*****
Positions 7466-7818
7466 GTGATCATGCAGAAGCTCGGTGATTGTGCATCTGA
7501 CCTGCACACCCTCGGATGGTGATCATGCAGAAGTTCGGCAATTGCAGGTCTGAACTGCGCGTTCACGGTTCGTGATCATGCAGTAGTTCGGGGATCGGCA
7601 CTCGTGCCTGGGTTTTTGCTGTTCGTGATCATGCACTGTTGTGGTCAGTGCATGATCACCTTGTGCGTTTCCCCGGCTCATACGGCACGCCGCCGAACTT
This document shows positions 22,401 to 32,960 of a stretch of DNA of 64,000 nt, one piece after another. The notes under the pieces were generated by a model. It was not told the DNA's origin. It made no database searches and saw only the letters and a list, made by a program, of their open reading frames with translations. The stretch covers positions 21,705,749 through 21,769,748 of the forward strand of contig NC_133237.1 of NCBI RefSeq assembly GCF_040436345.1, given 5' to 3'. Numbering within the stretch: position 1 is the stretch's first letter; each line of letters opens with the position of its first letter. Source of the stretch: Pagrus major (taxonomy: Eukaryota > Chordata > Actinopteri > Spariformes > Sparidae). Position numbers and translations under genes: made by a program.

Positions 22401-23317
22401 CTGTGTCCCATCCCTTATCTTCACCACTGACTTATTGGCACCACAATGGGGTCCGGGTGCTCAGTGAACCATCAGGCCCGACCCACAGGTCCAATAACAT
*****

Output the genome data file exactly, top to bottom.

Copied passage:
Positions 7466-7818
7466 GTGATCATGCAGAAGCTCGGTGATTGTGCATCTGA
7501 CCTGCACACCCTCGGATGGTGATCATGCAGAAGTTCGGCAATTGCAGGTCTGAACTGCGCGTTCACGGTTCGTGATCATGCAGTAGTTCGGGGATCGGCA
7601 CTCGTGCCTGGGTTTTTGCTGTTCGTGATCATGCACTGTTGTGGTCAGTGCATGATCACCTTGTGCGTTTCCCCGGCTCATACGGCACGCCGCCGAACTT
This document shows positions 22,401 to 32,960 of a stretch of DNA of 64,000 nt, one piece after another. The notes under the pieces were generated by a model. It was not told the DNA's origin. It made no database searches and saw only the letters and a list, made by a program, of their open reading frames with translations. The stretch covers positions 21,705,749 through 21,769,748 of the forward strand of contig NC_133237.1 of NCBI RefSeq assembly GCF_040436345.1, given 5' to 3'. Numbering within the stretch: position 1 is the stretch's first letter; each line of letters opens with the position of its first letter. Source of the stretch: Pagrus major (taxonomy: Eukaryota > Chordata > Actinopteri > Spariformes > Sparidae). Position numbers and translations under genes: made by a program.

Positions 22401-23317
22401 CTGTGTCCCATCCCTTATCTTCACCACTGACTTATTGGCACCACAATGGGGTCCGGGTGCTCAGTGAACCATCAGGCCCGACCCACAGGTCCAATAACAT